A new series from GW Today shows how GW is preparing for the fall semester and a high-quality academic experience.
By Kristen Mitchell
Every semester David Rain asks his George Washington University students to explore the environmental history of their hometowns. From campus, this usually means phone calls to city historians and older family members, but in the virtual learning environment, there is potential for much more.
“With students home, I can see that assignment turning into an activity. They could give a narrated walking tour of their town and talk about a specific environmental feature,” said Dr. Rain, an associate professor of geography and international affairs. “I’ve read thousands of these over the years, and I’m still interested in learning about new towns.”
Dr. Rain has been teaching Society and Environment in the Columbian College of Arts and Sciences for 15 years. The 1000-level course is an introduction to the dynamic relationship between society and the physical environment, with a focus on population, natural resources, environmental degradation, pollution and conservation. The class is often a stepping stone for environmental studies and geography majors, and fulfills general education requirements for students in other majors passionate about the environment.
For the last several years, Dr. Rain has taught Society and Environment online during summer sessions, which he felt prepared him for the virtual learning period during spring semester. He has spent the last few weeks re-recording his lectures and revamping his syllabus in preparation for fall 2020. He’s planning a flipped classroom approach where students can view lectures on their own schedule, and synchronous classroom sessions will be used for discussions and group activities.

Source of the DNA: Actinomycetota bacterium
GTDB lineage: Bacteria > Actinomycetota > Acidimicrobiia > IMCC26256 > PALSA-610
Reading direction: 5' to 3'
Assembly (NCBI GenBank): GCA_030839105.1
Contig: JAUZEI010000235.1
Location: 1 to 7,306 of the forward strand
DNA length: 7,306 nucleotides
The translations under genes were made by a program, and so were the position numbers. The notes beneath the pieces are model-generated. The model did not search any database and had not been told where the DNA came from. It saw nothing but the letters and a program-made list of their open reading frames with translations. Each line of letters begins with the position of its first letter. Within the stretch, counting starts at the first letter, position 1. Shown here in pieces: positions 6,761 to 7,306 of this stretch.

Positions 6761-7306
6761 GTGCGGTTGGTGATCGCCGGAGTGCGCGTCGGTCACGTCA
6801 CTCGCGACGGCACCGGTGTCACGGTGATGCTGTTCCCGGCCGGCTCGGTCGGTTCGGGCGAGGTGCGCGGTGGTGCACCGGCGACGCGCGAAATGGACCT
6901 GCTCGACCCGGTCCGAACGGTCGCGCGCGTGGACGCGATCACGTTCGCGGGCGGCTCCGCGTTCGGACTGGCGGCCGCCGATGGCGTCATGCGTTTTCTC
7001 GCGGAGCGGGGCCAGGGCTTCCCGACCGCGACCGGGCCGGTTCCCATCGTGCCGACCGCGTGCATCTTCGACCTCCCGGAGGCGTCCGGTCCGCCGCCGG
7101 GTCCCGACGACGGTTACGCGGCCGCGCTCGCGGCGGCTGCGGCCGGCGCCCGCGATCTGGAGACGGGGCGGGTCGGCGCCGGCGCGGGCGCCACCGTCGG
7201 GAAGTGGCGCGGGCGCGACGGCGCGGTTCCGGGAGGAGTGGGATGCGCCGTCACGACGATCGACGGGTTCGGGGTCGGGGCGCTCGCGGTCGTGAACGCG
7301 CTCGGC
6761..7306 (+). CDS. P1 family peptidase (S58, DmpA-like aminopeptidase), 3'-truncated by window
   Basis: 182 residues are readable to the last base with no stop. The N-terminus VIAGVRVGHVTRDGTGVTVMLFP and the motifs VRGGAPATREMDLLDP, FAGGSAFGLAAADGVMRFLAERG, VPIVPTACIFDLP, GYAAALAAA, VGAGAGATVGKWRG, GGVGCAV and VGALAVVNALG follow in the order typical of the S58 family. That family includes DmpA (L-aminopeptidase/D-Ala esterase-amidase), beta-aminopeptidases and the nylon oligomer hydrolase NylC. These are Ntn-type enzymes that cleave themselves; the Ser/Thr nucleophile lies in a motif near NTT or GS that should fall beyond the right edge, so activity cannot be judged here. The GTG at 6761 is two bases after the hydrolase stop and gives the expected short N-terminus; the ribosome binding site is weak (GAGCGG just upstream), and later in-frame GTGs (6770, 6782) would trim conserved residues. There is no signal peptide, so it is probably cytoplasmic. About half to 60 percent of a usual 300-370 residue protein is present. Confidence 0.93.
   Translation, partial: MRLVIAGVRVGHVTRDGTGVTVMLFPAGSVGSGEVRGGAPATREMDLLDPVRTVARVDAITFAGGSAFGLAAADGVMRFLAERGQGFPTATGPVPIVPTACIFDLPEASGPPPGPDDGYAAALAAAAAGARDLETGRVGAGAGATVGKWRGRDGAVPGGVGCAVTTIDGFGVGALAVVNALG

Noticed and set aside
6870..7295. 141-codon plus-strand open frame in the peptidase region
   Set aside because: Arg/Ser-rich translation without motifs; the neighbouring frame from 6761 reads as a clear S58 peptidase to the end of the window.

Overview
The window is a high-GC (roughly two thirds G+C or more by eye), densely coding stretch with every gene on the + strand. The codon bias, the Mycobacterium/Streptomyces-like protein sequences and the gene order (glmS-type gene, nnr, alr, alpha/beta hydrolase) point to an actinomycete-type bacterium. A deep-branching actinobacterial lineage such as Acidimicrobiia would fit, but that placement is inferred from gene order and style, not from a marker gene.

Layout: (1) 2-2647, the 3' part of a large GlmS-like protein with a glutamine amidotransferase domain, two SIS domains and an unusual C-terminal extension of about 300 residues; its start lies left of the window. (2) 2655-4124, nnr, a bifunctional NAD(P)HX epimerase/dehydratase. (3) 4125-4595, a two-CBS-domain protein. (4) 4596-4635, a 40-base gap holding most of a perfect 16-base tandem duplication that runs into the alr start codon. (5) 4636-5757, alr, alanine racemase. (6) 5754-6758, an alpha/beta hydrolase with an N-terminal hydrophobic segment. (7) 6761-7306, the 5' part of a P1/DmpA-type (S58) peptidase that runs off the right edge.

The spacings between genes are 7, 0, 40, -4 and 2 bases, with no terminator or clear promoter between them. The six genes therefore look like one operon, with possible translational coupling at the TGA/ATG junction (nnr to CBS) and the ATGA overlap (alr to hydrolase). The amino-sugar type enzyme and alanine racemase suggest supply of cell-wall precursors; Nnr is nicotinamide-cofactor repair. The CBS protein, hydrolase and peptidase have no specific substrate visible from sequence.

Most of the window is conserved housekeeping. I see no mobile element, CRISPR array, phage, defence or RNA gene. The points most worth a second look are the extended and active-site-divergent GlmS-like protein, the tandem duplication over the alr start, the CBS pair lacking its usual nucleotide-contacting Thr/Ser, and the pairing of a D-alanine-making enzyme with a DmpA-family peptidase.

For example, one of Dr. Rain’s first lectures of the semester plans to cover public attitudes toward the environment and how they have changed over time. During the synchronous class session, students may be asked to find a public opinion poll that either supports or refutes certain findings, interrogate why questions might differ between polls, and discuss their findings in small groups.
Dr. Rain plans to emphasize participation in his course over testing, which will be limited to short, timed quizzes. Groups of four to six students will research and prepare debates on current environmental justice topics using Blackboard Collaborate, and students will peer edit their classmates’ papers.
“I miss my students, and there’s something that’s nice and magical about what happens in the classroom,” he said. “I want to try as much as I can to foster that in a virtual environment, and I see this as a chance to really reinvent college education using all these different kinds of tools.”
Dr. Rain noticed during the spring semester that some students who did not typically speak up during 80-person lectures earlier in the year were more likely to ask questions and engage with lectures in a virtual format. This is a positive development that provides space for more diverse perspectives during class discussions, he said. The virtual format also presents fewer hurdles for some students to attend office hours.
“There is a certain intimacy about a screen— you see a person’s house and it’s more face-to-face in a way than going to office hours, where students might be intimidated or there might be a line out the door,” he said. “Talking on camera, it can be great. You can learn a lot about a person seeing them on Zoom.”